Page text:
During the day, a foal was found wandering, alone. A wrangler on horseback roped him. He resisted and put up a good fight,  but was eventually brought in. The BLM said he was an orphaned foal. There’s no telling how long he was wandering on the range, alone. He was sent to the vet in town.

At temporary holding, our observer saw at least 3 foals lying down in temp holding pens completely spent. It was really sad. 

 

July 2, 2024: Today seemed to be a slow but relentless time for the helicopter in the sky. The horses were not having it so the helicopter stayed on them for what seemed like hours to the point of exhaustion.

There were two deaths today. A 10-year-old grey mare was kicked by another horse at the temporary holding corrals, resulting in a head fracture. 

 At temporary holding, the onsite veterinarian diagnosed a foal with Wobbler Syndrome The foal was euthanized.

When we went temporary holding, the waiting time to view the horses was almost 3 hours. Again, the BLM staff clearly demonstrated they were not interested in giving the observers/photographers the proper viewing opportunity. 

July 1, 2024: 383 wild horses lost their freedom today

Today was the first day of operations at the North Lander wild horse roundup. Two helicopters were in the air almost continuously, either bringing horses in or searching for them. While the horses weren't pushed too hard, it often took up to half an hour to finally bring them in, as the horses frequently outsmarted the helicopters. There were two runs per hour for a total of six runs. Many of these runs had small foals in them.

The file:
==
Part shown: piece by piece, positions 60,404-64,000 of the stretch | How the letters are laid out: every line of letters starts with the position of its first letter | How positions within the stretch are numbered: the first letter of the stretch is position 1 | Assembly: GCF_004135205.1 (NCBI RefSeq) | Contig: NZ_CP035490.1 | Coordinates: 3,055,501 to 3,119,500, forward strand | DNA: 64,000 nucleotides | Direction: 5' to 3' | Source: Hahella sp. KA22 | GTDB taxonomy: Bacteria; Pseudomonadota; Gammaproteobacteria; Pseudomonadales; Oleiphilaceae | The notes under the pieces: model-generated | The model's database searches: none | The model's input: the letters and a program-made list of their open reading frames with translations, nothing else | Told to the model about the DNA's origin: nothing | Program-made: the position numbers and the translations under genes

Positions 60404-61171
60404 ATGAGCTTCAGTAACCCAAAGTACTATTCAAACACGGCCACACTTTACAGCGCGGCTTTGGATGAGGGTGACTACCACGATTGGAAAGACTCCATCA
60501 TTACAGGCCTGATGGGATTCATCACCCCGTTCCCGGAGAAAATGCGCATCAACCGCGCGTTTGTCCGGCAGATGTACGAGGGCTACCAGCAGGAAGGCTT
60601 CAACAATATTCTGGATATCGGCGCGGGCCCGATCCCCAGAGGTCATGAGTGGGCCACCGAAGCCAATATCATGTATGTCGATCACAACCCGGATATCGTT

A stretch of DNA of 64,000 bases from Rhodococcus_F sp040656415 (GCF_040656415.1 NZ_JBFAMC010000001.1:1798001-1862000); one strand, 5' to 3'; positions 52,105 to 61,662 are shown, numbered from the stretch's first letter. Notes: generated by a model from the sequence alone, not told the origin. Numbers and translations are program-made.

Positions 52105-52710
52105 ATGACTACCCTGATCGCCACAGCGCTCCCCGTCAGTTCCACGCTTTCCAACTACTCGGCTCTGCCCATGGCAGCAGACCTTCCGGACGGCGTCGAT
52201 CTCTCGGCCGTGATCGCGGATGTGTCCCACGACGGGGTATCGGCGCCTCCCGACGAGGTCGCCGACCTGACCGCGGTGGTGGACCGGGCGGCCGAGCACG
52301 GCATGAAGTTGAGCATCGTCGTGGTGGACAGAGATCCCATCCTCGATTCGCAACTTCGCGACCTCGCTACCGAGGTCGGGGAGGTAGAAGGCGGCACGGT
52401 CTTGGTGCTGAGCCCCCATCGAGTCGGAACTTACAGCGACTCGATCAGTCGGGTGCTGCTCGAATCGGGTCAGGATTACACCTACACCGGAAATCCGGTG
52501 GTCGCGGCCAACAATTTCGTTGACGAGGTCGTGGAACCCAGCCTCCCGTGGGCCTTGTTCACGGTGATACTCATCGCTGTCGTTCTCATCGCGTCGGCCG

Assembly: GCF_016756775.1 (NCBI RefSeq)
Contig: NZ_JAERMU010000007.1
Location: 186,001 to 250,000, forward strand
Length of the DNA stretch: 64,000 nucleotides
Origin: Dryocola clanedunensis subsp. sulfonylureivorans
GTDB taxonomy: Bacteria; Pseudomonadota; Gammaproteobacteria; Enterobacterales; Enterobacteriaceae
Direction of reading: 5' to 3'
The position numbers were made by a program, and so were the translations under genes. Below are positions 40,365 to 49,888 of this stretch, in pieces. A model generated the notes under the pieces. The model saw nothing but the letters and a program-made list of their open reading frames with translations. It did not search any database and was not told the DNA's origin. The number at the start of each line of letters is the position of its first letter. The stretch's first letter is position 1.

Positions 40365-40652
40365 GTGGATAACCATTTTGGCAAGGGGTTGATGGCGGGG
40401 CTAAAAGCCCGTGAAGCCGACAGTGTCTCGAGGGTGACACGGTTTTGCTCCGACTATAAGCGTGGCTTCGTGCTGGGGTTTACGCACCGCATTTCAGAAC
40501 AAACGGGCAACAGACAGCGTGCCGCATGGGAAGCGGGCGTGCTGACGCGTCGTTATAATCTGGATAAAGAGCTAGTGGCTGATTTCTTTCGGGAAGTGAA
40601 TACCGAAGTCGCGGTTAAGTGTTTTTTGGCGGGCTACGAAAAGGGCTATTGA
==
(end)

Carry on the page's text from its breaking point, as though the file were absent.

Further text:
We are at a minimum of half a mile from the trap. A hill obscures viewing. We can see the chute but not the sorting corral.

Temporary holding:

Our observer noted overcrowding at the temporary holding pens, with nearly 400 horses crammed together unable to move. This level of overcrowding led to significant agitation among the animals, evidenced by constant noise, high-pitched whinnying, and the frequent banging of iron as the horses struggled to move.

Specific concerns from the da

  1. Foals in Distress:
    • Numerous foals struggled to keep up with the pace of the herd.
    • A two-week-old foal was found on the road, injured in one leg. The foal was roped and brought back to temporary corrals in hopes of reuniting with its mother. 
  2. Stallion's Attempted Escape:
    • One stallion managed to escape the trap, running back in search of his family. He then ran towards the observers, galloping up a hill before stopping to stare back at the scene. The stallion appeared sweaty and exhausted, highlighting the extreme stress and physical exertion the horses were subjected to.
  3. Injuries and Observations:
    • Observers noted a stallion with a gash on his neck. The Bureau of Land Management (BLM) claimed it was a pre-existing wound.
    • The overcrowded conditions left many horses leaning against the fencing, unable to find space to turn or move freely.

Observers were not permitted to stop and examine the pens at the temporary holding area. They were also prohibited from taking pictures, limiting the ability to fully document the conditions and the welfare of the horses.